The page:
Enes Kanter blasts Red China again

Enes Kanter, fresh off of ripping China for its oppression of Tibet, has now attacked the regime for its treatment of the Uyghurs and other Muslim minorities. In a new video, Kanter, wearing a “Freedom for Uyghur” T-shirt, says:

Right now as I speak this message, torture, rape, forced abortions, sterilizations, family separations, arbitrary detentions, concentration camps, political reeducation, forced labor. . .this is all happening right now to more than 1.8 million Uyghurs in the Xinjiang region in northwestern China.

The Chinese government has been taking sweeping measures to crack down on the Uyghur people simply because they embrace their own religion, their own culture, language, history and identity. The Uyghur region has become an open-air prison and surveillance state where freedoms are non-existent for the Uyghur people.

The Chinese government has sent Uyghurs along with Kazaks, Tajiks and other Muslims groups to concentration camps for simply applying for a passport, for texting someone overseas or for believing in anything that does not align with the Chinese Communist Party’s agenda.

Kanter went on to castigate leaders of certain predominantly Muslim countries for not standing up for the Uyghur population. He named Pakistani prime minister Imram Khan, Saudi Arabia’s King Mohammed bin Salman, Abu Dhabi crown prince Mohamed bin Zayed bin Sultan Al Nahyan, and Iranian president Ebrahim Raisi.

Kanter also attacked Muslim sports stars for the same reason. In my favorite part of the video, he calls out former NBA great and current pundit wannabe Kareem Abdul Jabbar. “Why are you staying silent?” the Celtics center asks. “Say something. Do something. Speak up. Your silence and your inaction is complicity.”

Don’t hold your breath waiting for phonies like Jabbar to speak up against China’s human rights abuses. I suspect he cares more about his brand than he does about his fellow Muslims.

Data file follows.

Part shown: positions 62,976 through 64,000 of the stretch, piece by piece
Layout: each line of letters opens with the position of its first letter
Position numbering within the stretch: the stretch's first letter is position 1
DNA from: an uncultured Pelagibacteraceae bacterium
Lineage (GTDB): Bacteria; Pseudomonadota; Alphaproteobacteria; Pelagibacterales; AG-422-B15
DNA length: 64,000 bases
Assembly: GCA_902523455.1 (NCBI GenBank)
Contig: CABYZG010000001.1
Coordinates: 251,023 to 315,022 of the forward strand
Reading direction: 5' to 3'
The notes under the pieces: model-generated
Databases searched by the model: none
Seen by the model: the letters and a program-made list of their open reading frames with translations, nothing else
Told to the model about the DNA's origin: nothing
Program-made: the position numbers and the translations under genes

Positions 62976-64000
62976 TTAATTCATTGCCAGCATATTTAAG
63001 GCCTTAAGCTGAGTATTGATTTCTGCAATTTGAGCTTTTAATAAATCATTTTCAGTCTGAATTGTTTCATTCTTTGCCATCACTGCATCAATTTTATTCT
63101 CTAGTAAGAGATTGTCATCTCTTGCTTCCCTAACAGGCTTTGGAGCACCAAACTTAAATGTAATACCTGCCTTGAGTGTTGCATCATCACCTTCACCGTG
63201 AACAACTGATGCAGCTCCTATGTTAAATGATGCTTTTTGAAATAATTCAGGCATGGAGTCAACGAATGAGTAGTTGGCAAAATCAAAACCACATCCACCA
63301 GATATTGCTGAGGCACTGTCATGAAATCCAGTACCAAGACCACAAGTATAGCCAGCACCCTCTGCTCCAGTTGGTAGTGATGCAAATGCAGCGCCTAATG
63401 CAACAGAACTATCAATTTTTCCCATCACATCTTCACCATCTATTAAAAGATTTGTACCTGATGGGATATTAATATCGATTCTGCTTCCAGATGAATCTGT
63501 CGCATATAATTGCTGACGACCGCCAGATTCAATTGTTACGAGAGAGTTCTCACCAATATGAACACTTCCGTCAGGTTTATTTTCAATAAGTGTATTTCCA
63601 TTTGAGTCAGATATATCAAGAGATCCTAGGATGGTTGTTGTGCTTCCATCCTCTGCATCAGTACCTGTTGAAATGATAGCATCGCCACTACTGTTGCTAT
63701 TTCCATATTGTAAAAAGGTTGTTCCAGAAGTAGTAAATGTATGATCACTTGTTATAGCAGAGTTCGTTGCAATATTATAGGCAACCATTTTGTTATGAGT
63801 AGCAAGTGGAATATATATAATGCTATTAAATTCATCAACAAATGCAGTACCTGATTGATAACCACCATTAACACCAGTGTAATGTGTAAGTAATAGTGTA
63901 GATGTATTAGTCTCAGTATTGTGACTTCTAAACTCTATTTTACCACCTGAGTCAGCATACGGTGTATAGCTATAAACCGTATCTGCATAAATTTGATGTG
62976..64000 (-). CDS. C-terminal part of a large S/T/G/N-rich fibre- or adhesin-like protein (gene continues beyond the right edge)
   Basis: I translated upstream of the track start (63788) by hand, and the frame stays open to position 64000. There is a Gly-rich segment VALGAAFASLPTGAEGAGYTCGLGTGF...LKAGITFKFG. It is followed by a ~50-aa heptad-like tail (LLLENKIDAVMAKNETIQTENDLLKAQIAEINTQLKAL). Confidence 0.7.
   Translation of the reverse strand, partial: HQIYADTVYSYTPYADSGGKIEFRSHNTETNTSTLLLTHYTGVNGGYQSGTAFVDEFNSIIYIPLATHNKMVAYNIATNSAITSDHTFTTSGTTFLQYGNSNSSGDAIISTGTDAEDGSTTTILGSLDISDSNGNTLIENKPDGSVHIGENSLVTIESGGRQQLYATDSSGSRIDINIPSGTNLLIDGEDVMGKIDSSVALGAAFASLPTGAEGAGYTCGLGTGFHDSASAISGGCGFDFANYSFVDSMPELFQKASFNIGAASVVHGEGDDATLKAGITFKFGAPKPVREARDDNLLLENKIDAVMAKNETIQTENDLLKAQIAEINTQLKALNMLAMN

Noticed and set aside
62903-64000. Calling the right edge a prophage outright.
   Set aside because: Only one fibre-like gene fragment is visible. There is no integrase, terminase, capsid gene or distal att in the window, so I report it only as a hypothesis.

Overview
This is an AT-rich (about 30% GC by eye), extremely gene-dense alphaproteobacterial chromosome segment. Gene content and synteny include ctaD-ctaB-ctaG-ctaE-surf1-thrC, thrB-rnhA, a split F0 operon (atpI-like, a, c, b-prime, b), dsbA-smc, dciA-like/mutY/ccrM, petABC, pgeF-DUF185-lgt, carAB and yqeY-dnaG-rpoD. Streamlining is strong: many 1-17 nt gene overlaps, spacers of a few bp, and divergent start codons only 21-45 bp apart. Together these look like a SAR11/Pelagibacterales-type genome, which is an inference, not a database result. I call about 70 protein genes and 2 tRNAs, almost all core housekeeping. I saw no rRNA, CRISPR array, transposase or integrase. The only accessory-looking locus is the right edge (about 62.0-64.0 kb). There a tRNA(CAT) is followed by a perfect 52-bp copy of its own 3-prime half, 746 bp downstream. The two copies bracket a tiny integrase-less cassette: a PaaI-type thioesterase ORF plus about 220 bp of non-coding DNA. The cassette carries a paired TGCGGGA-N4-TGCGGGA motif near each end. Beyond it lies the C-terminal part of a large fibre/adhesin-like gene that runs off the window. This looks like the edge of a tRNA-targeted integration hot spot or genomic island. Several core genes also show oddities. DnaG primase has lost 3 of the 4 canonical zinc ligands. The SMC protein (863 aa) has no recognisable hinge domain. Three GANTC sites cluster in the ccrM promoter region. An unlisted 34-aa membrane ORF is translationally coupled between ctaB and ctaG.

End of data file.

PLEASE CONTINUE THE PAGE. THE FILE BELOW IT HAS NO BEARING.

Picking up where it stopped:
On a positive note, Brad Stevens, former coach of the Celtics and current president of the team’s basketball operations, has expressed support for Kanter. Following the release of the “free Tibet” video, Stevens had a short meeting with Kanter. According to Stevens, he told the player “we’re always going to support any of our players and their right to freedom of speech and expression.”

Boston coach Ime Udoka also affirmed Kanter’s right to freedom of speech, albeit somewhat tepidly. He said “[Kanter] is very passionate about a lot of things, and he has the freedom to say what he wants.” “That’s above my department,” he added.

Clearly, China won’t be streaming Celtics games any longer. Heck, it’s not even streaming Philadelphia 76ers games because Daryl Morley is now that team’s general manager. Morley voiced support for freedom for Hong Kong when he was running the Houston Rockets. He issued a sort of apology, but China wasn’t appeased.

What about Kanter’s playing time? He hasn’t had any in two of Boston’s first three games. In the other one, he played just five minutes.

With Al Horford back in the lineup, Kanter’s time will probably be limited going forward. However, he’s good enough to play some. I assume, given Brad Stevens’ comment, that he will, but we’ll see.

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